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a literature in the intersection of finance and neuroscience which seeks to establish causal effects of prenatal testosterone exposure, but which has provided inconclusive evidence (e.g., Apicella et al. (2008) and Coates et al. (2009), and Sapienza, Zingales, and Maestripieri (2009)). Using an different identification strategy and a large-scale field data on individuals’ asset allocations, our research has the potential to clarify the role prenatal testosterone exposure plays for risk taking behavior later in life.

The paper is organized as follows. Section II reviews related research. Section III describes our data. Sections IV and V report our results and robustness checks. Section VI concludes.

II Related Research In this section, we review the scientific evidence on which we base our hypothesis that different prenatal environments might explain heterogeneity in risk taking propensities much later in life.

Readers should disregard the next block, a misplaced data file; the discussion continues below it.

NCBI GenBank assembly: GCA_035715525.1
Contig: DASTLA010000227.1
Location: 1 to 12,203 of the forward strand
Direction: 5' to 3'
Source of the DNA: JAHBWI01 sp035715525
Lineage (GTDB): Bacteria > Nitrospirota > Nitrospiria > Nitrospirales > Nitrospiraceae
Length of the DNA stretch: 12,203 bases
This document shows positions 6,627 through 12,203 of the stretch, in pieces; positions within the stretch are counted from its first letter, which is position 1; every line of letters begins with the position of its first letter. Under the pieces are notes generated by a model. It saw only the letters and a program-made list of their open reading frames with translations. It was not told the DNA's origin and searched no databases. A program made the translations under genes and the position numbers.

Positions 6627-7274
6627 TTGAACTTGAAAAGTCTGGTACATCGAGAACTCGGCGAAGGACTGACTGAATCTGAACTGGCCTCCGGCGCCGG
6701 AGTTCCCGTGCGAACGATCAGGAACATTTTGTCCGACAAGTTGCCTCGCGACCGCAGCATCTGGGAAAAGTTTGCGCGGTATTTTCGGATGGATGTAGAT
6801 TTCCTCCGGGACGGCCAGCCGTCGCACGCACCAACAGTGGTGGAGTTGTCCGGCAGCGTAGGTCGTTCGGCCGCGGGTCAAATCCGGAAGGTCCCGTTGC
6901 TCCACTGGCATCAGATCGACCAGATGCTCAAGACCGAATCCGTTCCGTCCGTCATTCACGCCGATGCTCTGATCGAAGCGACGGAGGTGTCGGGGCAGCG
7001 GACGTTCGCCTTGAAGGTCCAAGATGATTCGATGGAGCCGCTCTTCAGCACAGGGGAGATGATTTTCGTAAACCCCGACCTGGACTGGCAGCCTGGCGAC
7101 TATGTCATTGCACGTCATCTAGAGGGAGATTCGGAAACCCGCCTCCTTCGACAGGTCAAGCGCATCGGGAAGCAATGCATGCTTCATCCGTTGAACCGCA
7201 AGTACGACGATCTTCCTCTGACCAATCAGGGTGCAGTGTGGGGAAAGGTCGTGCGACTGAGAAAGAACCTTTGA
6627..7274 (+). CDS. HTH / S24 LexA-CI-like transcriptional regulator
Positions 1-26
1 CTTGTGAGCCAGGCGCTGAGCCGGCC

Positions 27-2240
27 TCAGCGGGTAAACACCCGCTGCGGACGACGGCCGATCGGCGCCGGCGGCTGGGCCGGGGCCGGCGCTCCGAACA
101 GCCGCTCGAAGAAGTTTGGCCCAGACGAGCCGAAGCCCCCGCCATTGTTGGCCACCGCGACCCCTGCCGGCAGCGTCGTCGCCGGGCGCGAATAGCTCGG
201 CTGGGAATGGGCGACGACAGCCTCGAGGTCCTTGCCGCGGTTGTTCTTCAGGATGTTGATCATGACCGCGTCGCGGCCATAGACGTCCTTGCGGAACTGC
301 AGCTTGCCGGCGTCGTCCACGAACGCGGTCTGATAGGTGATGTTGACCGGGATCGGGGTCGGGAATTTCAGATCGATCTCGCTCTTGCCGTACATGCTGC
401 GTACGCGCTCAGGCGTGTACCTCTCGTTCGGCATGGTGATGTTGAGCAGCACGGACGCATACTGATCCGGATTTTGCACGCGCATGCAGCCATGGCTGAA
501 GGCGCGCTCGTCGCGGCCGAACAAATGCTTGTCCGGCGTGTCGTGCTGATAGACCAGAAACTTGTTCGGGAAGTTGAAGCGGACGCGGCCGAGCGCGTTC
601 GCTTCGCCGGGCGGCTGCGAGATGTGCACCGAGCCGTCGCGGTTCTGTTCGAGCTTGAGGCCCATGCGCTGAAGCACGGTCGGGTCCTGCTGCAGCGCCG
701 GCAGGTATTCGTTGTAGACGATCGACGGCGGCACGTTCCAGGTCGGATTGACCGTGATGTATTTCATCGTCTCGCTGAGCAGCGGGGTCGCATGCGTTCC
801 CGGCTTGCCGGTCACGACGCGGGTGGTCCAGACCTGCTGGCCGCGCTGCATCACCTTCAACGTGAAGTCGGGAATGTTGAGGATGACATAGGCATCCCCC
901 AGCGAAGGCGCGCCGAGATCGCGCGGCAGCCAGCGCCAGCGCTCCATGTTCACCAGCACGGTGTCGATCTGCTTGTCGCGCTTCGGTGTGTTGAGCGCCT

We first introduce the fetal origins hypothesis which originates from medical research, and review the empirical evidence in applied economics research related to fetal programming and health capital as well as human capital later (sometimes several decades later) in an individual’s life.

We also explain our identification strategy, in particular the “Twin Testosterone Transfer” (TTT) hypothesis. Finally, we review the pre-existing empirical evidence related to at-birth endowments, proxied by birth weight, and long-term economic outcomes.

A Fetal Origins Hypothesis The fetal origins hypothesis was pioneered in medical research by Barker (1990); Barker and Robinson (1992) who argued that the intrauterine environment may program a fetus to have particular characteristics which may affect the individual in adulthood. According to this hypothesis, the effects of prenatal conditions and circumstances may be very persistent. More specifically, Barker argued that individuals who are starved or otherwise experience poor nutrition in utero are significantly more likely to become overweight as adults, possibly because of